The CDAs include types I, II, III, and IV, and are a rare group of disorders that result in anemia caused by ineffective erythropoiesis and multinuclear erythroblasts. These disorders have pathognomonic cytopathologic findings consisting of nuclear abnormalities in bone marrow erythroid precursors. Type II is also called HEMPAS and is the only one out of the 4 types to have a positive acidified serum test and increased i antigen (the others have normal levels of i antigen). It is also the most common subtype.
Congenital dyserythropoietic anemia type II is also called ___.
HEMPAS (Hereditary Erythroblastic Multinuclearity with Positive Acidified Serum test).
Congenital dyserythropoietic anemia type II (also called HEMPAS (Hereditary Erythroblastic Multinuclearity with Positive Acidified Serum test)), is the most common subtype of the CDAs. At what age does it usually present?
The mean age at presentation is 5 yrs (range 1 mo to 25 yrs), but the mean age at time of correct diagnosis is 16 yrs (range 4 mos to 65 yrs).
The 3 general categories of sideroblastic anemias are: congenital sideroblastic anemia, acquired clonal sideroblastic anemia/MDS (refractory anemia with ring sideroblasts), and acquired reversible/metabolic sideroblastic anemia. Other than the MDS (of which it is the only one in that category), what are subtypes of the other 2?
Congenital sideroblastic anemia: X-linked sideroblastic anemia. Mitochondrial transporter SLC25A38 defects. Glutaredoxin 5 (GLRX5) deficiency. Erythropoietic protoporphyria. Congenital sideroblastic anemia without identified molecular defects. Sideroblastic anemia as a component of genetic syndromes (X-linked sideroblastic anemia with ataxia. Myopathy, lactic acidosis, and sideroblastic anemia. Sideroblastic anemia, B cell immunodeficiency, periodic fevers, and developmental delay. Pearson marrow-pancreas syndrome. Thiamine-responsive megaloblastic anemia syndrome). Acquired reversible/metabolic sideroblastic anemia: Alcohol. Drugs (Isoniazid. Chloramphenicol. Linezolid.). Copper deficiency/Zinc toxicity (excess zinc ingestion leads to copper deficiency). Hypothermia.
What is the most common non-syndromic congenital form of sideroblastic anemia?
X-linked sideroblastic anemia (XLSA). One-third of patients are women, who express the disorder because of highly skewed inactivation of their X chromosomes in hematopoietic tissue, favoring expression of the mutant allele. Numerous distinct mutations in the ALAS2 (the erythroid-specific form of 5-aminolevulinate synthase) gene have been identified. This type of sideroblastic anemia may be responsive to high doses of pyridoxine (B6).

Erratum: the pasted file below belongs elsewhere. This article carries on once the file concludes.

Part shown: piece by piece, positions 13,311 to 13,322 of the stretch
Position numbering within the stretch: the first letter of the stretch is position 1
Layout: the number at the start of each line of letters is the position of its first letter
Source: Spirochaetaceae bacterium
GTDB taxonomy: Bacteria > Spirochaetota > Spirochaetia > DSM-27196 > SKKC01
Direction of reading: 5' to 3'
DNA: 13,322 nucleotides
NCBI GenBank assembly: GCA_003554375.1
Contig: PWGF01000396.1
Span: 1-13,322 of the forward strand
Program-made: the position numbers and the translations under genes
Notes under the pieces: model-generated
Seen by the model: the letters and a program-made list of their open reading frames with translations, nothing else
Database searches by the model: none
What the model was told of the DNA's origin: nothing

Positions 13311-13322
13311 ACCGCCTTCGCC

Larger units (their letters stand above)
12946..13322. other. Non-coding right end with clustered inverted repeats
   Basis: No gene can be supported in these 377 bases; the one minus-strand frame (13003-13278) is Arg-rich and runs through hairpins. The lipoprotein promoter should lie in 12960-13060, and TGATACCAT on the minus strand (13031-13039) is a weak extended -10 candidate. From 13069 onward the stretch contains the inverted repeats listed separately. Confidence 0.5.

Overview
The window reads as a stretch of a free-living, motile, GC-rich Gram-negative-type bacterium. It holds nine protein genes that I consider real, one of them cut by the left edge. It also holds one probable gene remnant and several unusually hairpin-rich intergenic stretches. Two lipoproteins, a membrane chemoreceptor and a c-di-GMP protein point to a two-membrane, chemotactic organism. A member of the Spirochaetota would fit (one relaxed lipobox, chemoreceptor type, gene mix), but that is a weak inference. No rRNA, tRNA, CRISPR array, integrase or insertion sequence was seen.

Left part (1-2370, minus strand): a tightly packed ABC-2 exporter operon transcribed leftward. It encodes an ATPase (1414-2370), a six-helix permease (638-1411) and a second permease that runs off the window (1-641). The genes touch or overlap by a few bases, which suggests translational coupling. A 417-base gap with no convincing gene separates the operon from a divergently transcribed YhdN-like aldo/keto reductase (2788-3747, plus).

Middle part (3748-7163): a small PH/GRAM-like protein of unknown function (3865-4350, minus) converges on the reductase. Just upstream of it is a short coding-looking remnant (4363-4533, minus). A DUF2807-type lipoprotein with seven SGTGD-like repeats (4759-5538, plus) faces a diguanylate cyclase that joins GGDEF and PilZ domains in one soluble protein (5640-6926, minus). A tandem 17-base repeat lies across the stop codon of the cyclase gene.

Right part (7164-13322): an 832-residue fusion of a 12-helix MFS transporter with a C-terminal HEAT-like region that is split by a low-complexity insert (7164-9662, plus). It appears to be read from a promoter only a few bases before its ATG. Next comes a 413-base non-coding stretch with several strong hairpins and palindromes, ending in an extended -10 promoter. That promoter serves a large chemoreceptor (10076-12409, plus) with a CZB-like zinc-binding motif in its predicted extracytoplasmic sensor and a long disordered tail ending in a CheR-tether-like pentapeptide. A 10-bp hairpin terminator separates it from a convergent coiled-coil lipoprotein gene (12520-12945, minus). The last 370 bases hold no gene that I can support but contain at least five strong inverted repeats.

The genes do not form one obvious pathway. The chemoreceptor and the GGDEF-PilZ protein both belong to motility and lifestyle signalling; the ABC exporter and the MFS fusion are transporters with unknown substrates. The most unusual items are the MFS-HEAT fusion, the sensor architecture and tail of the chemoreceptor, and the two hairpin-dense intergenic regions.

X-linked sideroblastic anemia is the most common non-syndromic congenital form of sideroblastic anemia. Why are one-third of patients women?
One-third of patients are women, who express the disorder because of highly skewed inactivation of their X chromosomes in hematopoietic tissue, favoring expression of the mutant allele.
What is the eponym for congenital pure red cell aplasia?
Diamond-Blackfan anemia. Aase syndrome has been described as another congenital pure red cell aplasia, but is not thought to probably be a variant of DBA rather than a distinct clinical entity.
Diamond-Blackfan anemia is a congenital erythroid aplasia caused by genetic mutations affecting ribosome synthesis. What are some clinical and pathologic features of this entity?
Progressive normochromic, usually macrocytic anemia in infancy or early childhood. Reticulocytopenia. Normal cellularity of the bone marrow with markedly decreased or absent erythroid precursors. WBC count is generally normal; platelet counts are generally normal but can be increased or decreased. Congenital malformations (50 percent of patients). Increased risk of malignancies.
How can transient erythrocytopenia of childhood be distinguished from Blackfan-Diamond anemia based on expression of i antigen on red cells and amount of HbF?
In Blackfan-Diamond anemia, i antigen ifs often over-expressed on red cells, and the HbF is increased, whereas in TEC, both are normal.
What are the 4 main inherited causes of aplastic anemia?
Fanconi anemia. Dyskeratosis congenita. Shwachman-Diamond syndrome. Amegakaryocytic thrombocytopenia. Other inherited causes include reticular dysgenesis and Down syndrome.
The term “congenital neutropenia” primarily refers to severe congenital neutropenia (SCN). (Under the term “congenital neutropenia” are also cyclic neutropenia and Shwachman-Diamond syndrome.) The genetics of SCN are heterogeneous and depend upon the specific defect. Explain.